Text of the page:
The visit of Prime Minister Nawaz Sharif to India and his meeting with his counterpart Narendra Modi, notwithstanding the fears and criticism of the skeptics, surely has resulted in a positive movement towards resumption of the stalled composite dialogue—- which amongst other issues also focuses on the core issue of Kashmir—- and enhancing trade contacts between the two countries. Narendra Modi also accepted the invitation to visit Pakistan. One could not expect more than that from a ceremonious meeting between the two leaders.

Another very propitious development coinciding with these talks was the reported move by Modi to initiate the process for abrogation of the article 370 of the Indian constitution that legally bound Kashmir to India; a big occurrence that seemed to have gone unnoticed and which clearly indicated that the new Indian government was ready to give up the Mantra of Kashmir being the integral part of India. These were good enough developments to inspire confidence and hope with regards to building bonhomie between the two countries and writing a new history of the sub-continent.

However, a word of caution here. The relations between the two countries represented a situation of wheels within wheels and required a very shrewd and pragmatic handling by leaders on both sides to untangle them, provided they show honesty of purpose and the determination to remove barriers in the way. There was no disputing the fact that both of them could not afford to continue their enmity indefinitely. They need to resolve the disputes between them and live as peaceful neighbours so that the resources consumed by the arms’ race between them could be diverted. Nawaz Sharif’s vision of ‘Peace for Development’ is beyond any reproach and seems the right way to approach the conundrum of relations between the two countries. Building economic linkages with India could ultimately lead to the resolution of all disputes between the two countries. This might necessitate an altogether different approach to achieve the objective. Prime Minister’s advisor on Foreign Affairs and National Security in his press briefing on the outcome of the visit, did hint towards this by saying “The structure of dialogue might undergo a change”.

My view, based on the inferences drawn from the study of international politics and world history is that the movement towards the improvement of relations between the two countries will not be possible unless the political and military leaders on both sides abandon their traditional hostility towards each other and promote new thinking and new solutions to their disputes, including Kashmir. They will need to have the courage to tell unpalatable truths to their public, more so the Pakistani leaders. Those unpalatable and irrefutable truths are that the world community was no more prepared to support Pakistan on the implementation of UN resolutions on Kashmir; the UN which was under obligation according to its own charter to ensure the implementation of its resolutions was also oblivious to the idea of holding a plebiscite in Kashmir and would rather support a bilaterally negotiated solution; The US, the sole world power, was unprepared to play a mediating role and wanted the two countries to find a solution on their own; India abhors the resolution of the Kashmir dispute strictly according to the UN resolutions; militarily it was not possible to annex Kashmir without risking a nuclear war; the US and its allies were supportive of regional super power status for India and backing its bid to become a permanent member of the Security Council.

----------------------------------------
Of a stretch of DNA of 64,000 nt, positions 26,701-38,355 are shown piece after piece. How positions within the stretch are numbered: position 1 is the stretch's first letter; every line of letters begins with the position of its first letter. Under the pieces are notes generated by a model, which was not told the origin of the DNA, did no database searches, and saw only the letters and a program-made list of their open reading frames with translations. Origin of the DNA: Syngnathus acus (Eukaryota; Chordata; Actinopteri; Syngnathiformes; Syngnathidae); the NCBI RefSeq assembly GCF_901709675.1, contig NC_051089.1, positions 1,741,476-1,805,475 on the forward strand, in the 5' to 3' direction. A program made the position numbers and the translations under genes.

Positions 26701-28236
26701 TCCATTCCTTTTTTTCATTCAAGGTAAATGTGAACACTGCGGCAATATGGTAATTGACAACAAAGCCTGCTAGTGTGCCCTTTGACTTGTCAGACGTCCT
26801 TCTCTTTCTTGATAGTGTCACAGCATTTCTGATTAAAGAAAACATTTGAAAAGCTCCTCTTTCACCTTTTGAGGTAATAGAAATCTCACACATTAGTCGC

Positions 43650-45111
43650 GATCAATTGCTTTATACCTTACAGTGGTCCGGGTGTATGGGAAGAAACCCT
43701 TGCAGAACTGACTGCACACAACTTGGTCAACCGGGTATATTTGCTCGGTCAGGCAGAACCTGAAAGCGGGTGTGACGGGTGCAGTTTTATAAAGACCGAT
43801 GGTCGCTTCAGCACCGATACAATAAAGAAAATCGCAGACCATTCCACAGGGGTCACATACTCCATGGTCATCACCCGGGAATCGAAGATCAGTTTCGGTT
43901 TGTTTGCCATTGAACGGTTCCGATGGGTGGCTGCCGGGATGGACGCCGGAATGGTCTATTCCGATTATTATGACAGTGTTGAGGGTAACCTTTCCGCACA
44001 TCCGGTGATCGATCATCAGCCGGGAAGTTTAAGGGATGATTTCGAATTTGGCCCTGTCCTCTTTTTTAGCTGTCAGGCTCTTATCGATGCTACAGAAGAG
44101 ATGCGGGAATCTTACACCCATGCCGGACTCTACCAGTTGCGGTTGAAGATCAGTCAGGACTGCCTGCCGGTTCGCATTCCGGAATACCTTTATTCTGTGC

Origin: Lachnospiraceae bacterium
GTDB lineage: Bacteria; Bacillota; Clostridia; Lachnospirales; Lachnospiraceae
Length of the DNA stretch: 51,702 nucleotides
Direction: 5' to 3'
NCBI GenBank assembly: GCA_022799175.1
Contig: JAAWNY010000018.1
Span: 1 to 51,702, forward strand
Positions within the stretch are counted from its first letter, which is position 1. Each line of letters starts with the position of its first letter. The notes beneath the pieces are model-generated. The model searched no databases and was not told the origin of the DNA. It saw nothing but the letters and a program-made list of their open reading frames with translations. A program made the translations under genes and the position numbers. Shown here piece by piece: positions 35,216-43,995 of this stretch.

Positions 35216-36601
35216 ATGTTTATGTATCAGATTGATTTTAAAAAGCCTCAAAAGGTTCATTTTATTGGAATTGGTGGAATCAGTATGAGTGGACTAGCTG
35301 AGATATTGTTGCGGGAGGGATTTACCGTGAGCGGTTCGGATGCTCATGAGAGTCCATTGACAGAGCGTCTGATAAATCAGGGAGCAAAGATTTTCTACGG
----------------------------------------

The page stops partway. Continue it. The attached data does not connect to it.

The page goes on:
Further, the traditional view of India being a threat to the territorial integrity of Pakistan needs to be revisited, in view of the fact that after Pakistan became a nuclear power, the threats and dangers to its territorial integrity and security had almost been eliminated. India, or for that matter any other country, could not risk a nuclear war with Pakistan. All the foregoing factors, dictate the adoption of an out-of-the-box approach which would have to be formulated in light of all foregoing, debilitating and positive factors. It would be pertinent to mention here that the former military dictator and the architect of the Kargil fiasco, who excelled in bellicose blustering, ultimately had to subscribe to this view and made frantic efforts to resolve disputes with India.

The onus for changing public perceptions on the Kashmir dispute and eliciting the support of the Kashmiris lies with the political leadership of both countries. Unfortunately, they have refrained from fulfilling this responsibility for fear of political backlash and pressure from their military establishments. Nawaz Sharif’s vision of improving relations with neighbours, especially India, is in line with the new emerging geo-political realities and regional security considerations. He will have to exhibit the courage to take steps to rally the public around his vision and seek their support for contemplated measures, without troubling himself with the political consequences. Public opinion on issues like Kashmir nurtured by hate syndrome, is mostly visceral and it is the duty of the leaders to pull the public out of the sentimental binge through rational and realistic depiction of the nature of the disputes and their possible solutions in changed circumstances. The same approach holds good for the new Indian leadership.

India needs peace as much as Pakistan does. Modi’s belligerent, anti-Muslim and anti-Pakistan credentials of the past should not be cause for much worry for Pakistan. As an Indian leader operating at the international level, trying to pursue a push for superpower status and strengthening the democratic credentials of the country, he has to attempt to carve a new image out for himself.

 The writer is a freelance columnist.